Monday, May 13, 2013

WSET III: The Final Chapter

Thanks Brianna!
Last Tuesday I took the exam that brought to an end 15 weeks of study, anxiety and fraternity.  I have been enrolled in the Wine and Spirits Educational Trust's Level III Advanced class since the middle of January.   On May 7 we all sat for the exam, which counts for 100% of our grade.  The test is comprised of three parts:  50 multiple choice questions, an essay/ short answer section comprised of four large components and a smaller fifth, and a blind tasting of one red and one white wine.   Sounds easy, right?  Yeah, think again.  I fretted over this test for weeks.  Sometimes I felt like pulling my hair out as we struggled through blind flights of wine, trying to listen to each glass to suss out the differentiating characteristics that would give us hints as to whether it was a Chablis, a Sancerre or a Pouilly-Fuisse; a Margaux from a ripe vintage or an Oakville cab from an old-school, austere producer; a lighter Amador Zinfandel or a heady and extracted Southern Rhone.  Is that medium plus tannin or just medium?  Off-dry or medium-dry?  What constitutes a long finish versus a medium plus length of finish?  Yeah, I hope you brought some Tums. 

While I won't see my results for a maddening six to eight weeks (practically unforgivable in this age of scantron grading, but don't get me started), I can report with a fair degree of confidence that I definitely passed, and I feel that I probably passed with merit.  I don't think that passing with distinction is entirely out of the question, but I try to keep a certain balance of humility in my life now.   Nevertheless, I feel good about the outcome, and look very much forward to another notch in the handle of my academic pistol. 

To celebrate: A magnum of Pol-Roger!
But one of the greatest things about this class has been the opportunity to meet, socialize and form friendships with some really spectacular, like minded wine aficionados.  There's an old saying in New Orleans: "It's not what you know, its who your Daddy knows."  I think it's a pretty universal notion and not one limited to the provincial life of my hometown, but I think that the more modern, less patriarchal spin on it is that networking in any field is of paramount importance for career advancement.  And this class gave me an unprecedented ability to network.  On the personal recommendation of a (to remain unnamed) person in my class, I have already secured a new position with a different company, and it promises bright things for Your Humble Narrator.  I have also made some dear friends who I intend to keep in contact with, not because of their industry connections or the contents of their cellars, but because they are genuinely wonderful people with whom I share a lot in common.   First and foremost, our love of the delight and diversity of the world of fermented grapes, but also our sense of adventure, and our love of other cultures (especially as expressed through their wines).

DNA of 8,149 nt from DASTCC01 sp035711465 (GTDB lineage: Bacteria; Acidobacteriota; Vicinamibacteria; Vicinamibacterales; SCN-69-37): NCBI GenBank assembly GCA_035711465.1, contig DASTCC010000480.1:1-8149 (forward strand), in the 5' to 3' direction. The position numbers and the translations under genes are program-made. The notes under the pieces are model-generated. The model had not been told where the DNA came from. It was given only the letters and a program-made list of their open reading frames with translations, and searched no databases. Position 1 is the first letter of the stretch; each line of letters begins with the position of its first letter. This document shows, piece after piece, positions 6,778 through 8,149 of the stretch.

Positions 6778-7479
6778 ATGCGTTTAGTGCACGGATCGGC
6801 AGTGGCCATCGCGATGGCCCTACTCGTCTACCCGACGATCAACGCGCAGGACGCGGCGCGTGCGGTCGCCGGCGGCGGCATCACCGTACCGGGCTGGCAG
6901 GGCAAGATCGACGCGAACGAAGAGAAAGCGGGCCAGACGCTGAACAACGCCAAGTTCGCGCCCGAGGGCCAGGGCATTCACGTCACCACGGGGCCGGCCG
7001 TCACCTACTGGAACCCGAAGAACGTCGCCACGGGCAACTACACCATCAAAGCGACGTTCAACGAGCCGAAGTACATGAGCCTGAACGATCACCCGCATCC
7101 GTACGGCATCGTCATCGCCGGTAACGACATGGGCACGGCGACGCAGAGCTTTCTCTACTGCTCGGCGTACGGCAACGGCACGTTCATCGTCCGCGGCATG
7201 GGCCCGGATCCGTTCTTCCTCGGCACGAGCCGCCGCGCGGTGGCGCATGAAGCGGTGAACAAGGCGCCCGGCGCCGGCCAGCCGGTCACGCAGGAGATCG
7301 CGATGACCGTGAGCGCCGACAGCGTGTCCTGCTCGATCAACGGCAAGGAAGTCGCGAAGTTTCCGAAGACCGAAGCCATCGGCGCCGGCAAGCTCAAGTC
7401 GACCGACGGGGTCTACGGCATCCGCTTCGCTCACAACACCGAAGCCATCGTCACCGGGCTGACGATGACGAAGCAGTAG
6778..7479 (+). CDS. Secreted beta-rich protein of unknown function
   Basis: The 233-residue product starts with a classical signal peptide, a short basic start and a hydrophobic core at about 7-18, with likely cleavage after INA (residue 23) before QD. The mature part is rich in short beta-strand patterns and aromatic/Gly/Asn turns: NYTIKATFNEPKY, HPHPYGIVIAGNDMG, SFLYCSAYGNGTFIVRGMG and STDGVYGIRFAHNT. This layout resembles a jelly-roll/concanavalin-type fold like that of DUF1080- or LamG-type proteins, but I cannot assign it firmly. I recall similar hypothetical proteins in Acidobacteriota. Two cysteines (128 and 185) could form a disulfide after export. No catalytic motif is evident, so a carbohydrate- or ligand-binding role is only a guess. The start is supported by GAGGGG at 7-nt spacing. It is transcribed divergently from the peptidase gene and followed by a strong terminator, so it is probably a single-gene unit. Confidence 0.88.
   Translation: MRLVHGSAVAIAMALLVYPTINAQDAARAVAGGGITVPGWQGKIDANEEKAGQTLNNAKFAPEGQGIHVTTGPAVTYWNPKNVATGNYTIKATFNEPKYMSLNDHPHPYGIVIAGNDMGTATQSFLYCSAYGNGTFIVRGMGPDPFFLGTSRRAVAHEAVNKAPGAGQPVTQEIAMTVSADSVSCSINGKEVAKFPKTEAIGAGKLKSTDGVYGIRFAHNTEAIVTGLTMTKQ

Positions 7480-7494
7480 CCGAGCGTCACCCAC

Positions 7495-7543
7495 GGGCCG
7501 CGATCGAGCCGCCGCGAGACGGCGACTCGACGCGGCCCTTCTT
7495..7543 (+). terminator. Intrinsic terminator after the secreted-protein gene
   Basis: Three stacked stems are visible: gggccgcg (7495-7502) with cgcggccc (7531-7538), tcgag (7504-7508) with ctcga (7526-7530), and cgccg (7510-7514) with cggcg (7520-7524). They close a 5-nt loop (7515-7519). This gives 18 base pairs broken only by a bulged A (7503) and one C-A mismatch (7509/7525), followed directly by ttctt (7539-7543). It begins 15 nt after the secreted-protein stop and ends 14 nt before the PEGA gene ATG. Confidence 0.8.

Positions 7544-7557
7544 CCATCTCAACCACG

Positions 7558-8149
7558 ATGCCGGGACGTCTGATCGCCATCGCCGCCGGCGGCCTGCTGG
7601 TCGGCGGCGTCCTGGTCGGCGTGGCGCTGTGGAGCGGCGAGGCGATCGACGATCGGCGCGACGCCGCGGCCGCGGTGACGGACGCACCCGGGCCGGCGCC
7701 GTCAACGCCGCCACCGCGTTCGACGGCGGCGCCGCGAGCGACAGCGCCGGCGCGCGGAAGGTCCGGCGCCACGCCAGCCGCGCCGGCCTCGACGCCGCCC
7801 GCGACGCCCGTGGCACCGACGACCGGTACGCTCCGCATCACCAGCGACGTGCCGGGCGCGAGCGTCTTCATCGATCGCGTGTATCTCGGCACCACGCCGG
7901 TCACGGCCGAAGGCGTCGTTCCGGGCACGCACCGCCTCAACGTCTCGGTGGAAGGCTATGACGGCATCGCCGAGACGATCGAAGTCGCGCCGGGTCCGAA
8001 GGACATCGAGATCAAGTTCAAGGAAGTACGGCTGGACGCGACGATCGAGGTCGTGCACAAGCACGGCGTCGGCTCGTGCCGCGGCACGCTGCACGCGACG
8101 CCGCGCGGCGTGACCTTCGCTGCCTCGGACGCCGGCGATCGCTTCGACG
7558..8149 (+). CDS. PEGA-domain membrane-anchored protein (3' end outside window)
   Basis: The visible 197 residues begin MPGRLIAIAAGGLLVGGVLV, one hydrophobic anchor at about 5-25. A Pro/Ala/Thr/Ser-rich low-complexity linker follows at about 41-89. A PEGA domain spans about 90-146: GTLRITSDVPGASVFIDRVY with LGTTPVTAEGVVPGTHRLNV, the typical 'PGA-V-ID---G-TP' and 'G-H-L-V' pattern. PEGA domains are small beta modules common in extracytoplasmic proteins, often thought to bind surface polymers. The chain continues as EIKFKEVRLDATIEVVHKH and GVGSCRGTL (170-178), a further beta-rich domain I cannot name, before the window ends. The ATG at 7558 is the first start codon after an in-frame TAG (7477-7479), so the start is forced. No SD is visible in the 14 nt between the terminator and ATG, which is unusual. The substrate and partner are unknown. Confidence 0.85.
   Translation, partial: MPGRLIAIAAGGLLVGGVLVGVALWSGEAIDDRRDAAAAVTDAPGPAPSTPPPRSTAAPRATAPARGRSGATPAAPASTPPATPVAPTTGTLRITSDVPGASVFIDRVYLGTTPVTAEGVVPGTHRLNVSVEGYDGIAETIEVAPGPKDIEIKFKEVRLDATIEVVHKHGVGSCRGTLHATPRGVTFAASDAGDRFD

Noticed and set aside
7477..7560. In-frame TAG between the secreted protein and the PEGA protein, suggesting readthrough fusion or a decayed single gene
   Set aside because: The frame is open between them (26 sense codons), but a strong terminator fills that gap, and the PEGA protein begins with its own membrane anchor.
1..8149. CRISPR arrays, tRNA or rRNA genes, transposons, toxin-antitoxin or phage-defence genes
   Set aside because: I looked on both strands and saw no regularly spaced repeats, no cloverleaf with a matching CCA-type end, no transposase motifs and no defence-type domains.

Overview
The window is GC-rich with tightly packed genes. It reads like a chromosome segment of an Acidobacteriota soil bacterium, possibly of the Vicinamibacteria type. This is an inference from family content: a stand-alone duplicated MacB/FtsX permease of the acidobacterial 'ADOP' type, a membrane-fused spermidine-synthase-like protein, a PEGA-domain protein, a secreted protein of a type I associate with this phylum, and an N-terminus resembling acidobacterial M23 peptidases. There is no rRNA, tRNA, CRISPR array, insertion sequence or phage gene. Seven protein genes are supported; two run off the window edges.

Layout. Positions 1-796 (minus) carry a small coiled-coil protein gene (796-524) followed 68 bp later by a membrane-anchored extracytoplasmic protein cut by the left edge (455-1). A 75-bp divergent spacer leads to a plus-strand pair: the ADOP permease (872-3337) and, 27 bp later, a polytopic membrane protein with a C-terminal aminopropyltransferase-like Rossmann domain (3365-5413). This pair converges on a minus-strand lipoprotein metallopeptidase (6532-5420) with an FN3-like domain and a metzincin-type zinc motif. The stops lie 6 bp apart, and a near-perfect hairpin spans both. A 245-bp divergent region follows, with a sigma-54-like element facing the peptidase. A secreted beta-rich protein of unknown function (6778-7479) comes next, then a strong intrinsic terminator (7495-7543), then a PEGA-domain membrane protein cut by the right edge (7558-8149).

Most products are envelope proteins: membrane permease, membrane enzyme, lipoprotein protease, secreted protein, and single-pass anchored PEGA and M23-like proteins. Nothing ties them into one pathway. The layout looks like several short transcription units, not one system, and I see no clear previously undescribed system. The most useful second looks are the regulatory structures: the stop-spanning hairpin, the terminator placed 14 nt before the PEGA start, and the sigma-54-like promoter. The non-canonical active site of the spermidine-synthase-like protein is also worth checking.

This class has been one of the dominant reasons my blog posts have become so sporadic.  Now that it has concluded, I hope to resume a more furious and regular pace of writing. 

But several shout outs to my classmates first:

Chef Catherine:  You are the Yoda to our Luke Skywalkers.  Without you, so many things would have gone unexplained or been poorly explained.  I could always tell when I had asked a good question, a bad question, or a question that was outside the need-to-know parameters of class.  Thank you for handling my inquiries with grace and intelligence.  I am in your debt.

Mr. James:  Thank you for your unending generosity in sharing lovely selections from your cellar.  Without those bottles, we would have never come to understand as well as we do now the intersection of age and fine wine.  I have learned so much  from what you have shared: what I like in an aged wine, and how much age I like on certain wines.  You have inspired me to buy things for my cellar to be aged for many many years, and I know now that some things I prefer on the more youthful side.

Kevin:  Thank you for your wit, your sense of organization, and your ability to motivate others to action. 

Brianna:  Even though you didn't take the exam, thank you for your support, and your lovely celebratory parting gift.  I only wish you had been there to share it with us!

And to the kids, the students:  I wish you great things in your future.  To have the fortitude to even attempt this, much less follow it through to its conclusion shows that you have a bright future, whether in the biz, or any biz.  Go forth and kick some ass!

To everyone else:  I enjoyed my time with you, and look forward to seeing you again in one of our tasting groups.  I've made some friends, and hope to see you again in a less hair-pulling and studious environment.  Someday soon we'll be able to just DRINK some wine and not ASSESS it.

celebrating some of the delicious things
we had the chance to explore during the15 weeks we met
(please excuse the sometimes poor quality of these cellphone pictures) 





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